- The Washington Times - Friday, August 3, 2001

After 20 years of seeing young lives destroyed by drugs, Norman Heath decided he could help more with a textbook and a chalkboard than with a badge and a gun.
Mr. Heath, 54, retired from the federal Drug Enforcement Administration in December. It was his experience as a narcotics officer, he said, that made him apply for a job as a teacher with the District's public schools.
"In the last five years of my job, I dealt with more and more violators who were very young. I had more and more opportunity to look at children who were on the wrong road of life," he said.
Now, as a teacher, he said he hopes to right some of that. "I want to go back and try and serve the children," he said. "I want to commit the rest of my life to helping them."
Mr. Heath is among more than 100 people from a variety of fields who have made career moves into teaching jobs in the District's public schools this year. They are federal workers, physicists, journalists and administrators, among others — all part of the District's Teaching Fellows Program, created by Superintendent Paul L. Vance and first lady Laura Bush in February.
D.C. officials say the professionals may be novices in the classroom, but they bring a wealth of real-world experiences to share with students. Most have spent years in other professions, and many took big pay cuts to make the transition.
All say they were motivated by one thing: the opportunity to teach.
"D.C. is my city I want to be part of the difference we are going to make," said Richard Green, who previously worked for a local public relations firm.
Mr. Green, at 24 one of the younger recruits, took a pay cut of $10,000 to teach, he said.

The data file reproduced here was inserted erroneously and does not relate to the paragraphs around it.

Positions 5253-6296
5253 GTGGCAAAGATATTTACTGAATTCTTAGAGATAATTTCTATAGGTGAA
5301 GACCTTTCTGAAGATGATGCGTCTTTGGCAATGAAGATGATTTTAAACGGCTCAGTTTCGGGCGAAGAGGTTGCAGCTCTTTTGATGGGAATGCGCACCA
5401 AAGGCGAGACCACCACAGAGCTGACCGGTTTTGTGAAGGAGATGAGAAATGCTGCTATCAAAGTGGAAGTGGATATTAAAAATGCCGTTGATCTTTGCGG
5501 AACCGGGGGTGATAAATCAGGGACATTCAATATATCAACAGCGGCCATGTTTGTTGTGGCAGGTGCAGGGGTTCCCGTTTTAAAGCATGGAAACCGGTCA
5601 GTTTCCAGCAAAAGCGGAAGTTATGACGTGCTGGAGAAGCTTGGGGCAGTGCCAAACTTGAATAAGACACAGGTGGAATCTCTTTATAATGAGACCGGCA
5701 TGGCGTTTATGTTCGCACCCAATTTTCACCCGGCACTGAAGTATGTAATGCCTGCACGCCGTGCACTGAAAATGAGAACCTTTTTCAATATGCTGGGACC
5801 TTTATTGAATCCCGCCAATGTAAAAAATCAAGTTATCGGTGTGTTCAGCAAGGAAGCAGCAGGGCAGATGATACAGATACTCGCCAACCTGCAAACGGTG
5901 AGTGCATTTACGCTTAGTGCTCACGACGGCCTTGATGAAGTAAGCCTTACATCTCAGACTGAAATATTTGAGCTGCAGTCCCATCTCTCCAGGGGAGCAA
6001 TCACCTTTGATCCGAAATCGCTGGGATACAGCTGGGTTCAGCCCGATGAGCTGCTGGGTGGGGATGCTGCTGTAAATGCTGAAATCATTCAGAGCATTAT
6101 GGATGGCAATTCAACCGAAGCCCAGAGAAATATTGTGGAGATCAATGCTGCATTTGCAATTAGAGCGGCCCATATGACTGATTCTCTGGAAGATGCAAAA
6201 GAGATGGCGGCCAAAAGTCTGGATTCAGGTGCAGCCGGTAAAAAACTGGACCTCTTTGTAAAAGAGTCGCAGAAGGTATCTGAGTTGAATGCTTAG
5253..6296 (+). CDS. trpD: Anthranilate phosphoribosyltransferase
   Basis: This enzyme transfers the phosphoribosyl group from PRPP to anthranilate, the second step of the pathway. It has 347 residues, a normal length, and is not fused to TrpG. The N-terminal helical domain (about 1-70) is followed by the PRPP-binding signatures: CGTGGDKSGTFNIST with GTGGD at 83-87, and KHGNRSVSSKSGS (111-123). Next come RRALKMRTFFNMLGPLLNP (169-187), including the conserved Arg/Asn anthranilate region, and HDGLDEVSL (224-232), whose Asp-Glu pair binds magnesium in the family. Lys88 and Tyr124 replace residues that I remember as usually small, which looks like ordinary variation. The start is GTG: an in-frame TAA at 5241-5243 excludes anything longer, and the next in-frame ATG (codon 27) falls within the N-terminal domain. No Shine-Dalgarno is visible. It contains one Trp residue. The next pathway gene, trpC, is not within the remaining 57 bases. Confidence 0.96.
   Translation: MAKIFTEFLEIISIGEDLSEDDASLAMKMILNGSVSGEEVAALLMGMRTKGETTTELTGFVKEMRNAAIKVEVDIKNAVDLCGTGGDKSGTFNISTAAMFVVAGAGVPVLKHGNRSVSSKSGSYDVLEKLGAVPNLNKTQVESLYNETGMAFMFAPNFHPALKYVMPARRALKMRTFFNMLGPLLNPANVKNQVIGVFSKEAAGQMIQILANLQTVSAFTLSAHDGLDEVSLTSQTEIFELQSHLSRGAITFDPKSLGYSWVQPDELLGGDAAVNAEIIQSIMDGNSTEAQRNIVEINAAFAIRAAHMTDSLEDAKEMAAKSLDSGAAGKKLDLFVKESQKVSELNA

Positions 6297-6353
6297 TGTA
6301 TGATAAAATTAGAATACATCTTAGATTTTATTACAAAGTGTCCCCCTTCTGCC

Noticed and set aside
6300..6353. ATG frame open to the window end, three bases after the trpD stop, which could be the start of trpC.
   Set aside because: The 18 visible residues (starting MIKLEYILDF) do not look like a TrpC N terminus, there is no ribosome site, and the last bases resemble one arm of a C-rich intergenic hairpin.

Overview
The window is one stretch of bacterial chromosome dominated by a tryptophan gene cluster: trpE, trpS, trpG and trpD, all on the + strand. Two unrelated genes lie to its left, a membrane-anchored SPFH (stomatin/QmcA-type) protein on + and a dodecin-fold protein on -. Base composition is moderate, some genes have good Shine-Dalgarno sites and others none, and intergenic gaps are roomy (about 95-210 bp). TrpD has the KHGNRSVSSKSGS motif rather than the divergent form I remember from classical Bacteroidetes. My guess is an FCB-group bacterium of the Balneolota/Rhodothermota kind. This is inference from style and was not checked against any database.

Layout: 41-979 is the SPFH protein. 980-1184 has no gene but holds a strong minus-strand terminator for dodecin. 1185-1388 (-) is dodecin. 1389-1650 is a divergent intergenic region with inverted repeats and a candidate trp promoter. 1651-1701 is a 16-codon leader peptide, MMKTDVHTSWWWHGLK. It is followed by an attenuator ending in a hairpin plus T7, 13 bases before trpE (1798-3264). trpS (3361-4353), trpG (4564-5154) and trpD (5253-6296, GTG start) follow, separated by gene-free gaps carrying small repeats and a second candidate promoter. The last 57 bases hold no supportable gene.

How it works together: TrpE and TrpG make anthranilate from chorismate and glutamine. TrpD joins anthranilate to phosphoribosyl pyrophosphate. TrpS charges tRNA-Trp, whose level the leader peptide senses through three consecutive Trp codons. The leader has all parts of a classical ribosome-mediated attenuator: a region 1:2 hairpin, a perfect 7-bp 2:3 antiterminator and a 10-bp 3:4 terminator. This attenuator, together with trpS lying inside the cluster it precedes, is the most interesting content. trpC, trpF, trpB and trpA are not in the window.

The teaching fellows will earn $31,000 to $37,000, according to Scott Cartland, the program's coordinator.
Broadcast journalist Monique Green, no relation to Richard, thinks the communication skills she can impart to her students will be useful in a competitive world. Ms. Green, 25, who attended School Without Walls in Southeast, said she was mislabeled as a special-needs student.
"I was bored in class. I didn't have a teacher who would have pushed me to the next level," she said.
The teachers in the program say they know they are wading, eyes wide open, into a public-school system mired in problems.
While neighboring counties post huge enrollment jumps, public schools in the District continue to lose students as people move out or opt to put their children into charter or private schools. By some estimates, the District will lose 10,000 students over the next 10 years.
"Sure, it is a challenge," said Richard Ceasor, 35, who worked for a legal publishing company and as a martial-arts instructor. But, he adds, "there is a paucity of black role models in the system."
He wants to be one and is prepared to work for it, he said.
Margaret Haines worked as assistant comptroller at the University of Maryland in College Park for more than 20 years. But teaching was her dream, she said.
"I had a real desire to teach, but I never had the right time," she said. Now, at 48, she said she is in a position to pursue a different career without having to worry about taking a pay cut. "This time, I can take that type of risk," she said.
All fellows go through a seven-week program during which they are teamed with experienced teachers and prepared by professors from local universities. The teachers all have a minimum of a bachelor's degree, but most have advanced training in other fields, Mr. Cartland said.
The fellows make a two-year commitment to the program, and agree to work toward earning teacher certification during that time. They receive financial incentives, including a $5,000 stipend for the summer training and $7,000 toward tuition for a master's degree or to complete certification programs.
A majority of the people in the program this year are D.C. residents, organizers said. "As many as 55 percent of our fellows live in the District. They are really in touch with the schools here," Mr. Cartland said.
Ms. Green grew up in Southeast and says she understands the problems of children in the District's schools. "I am one of them. I live in their neighborhoods. I can identify with the challenges they face," she said.

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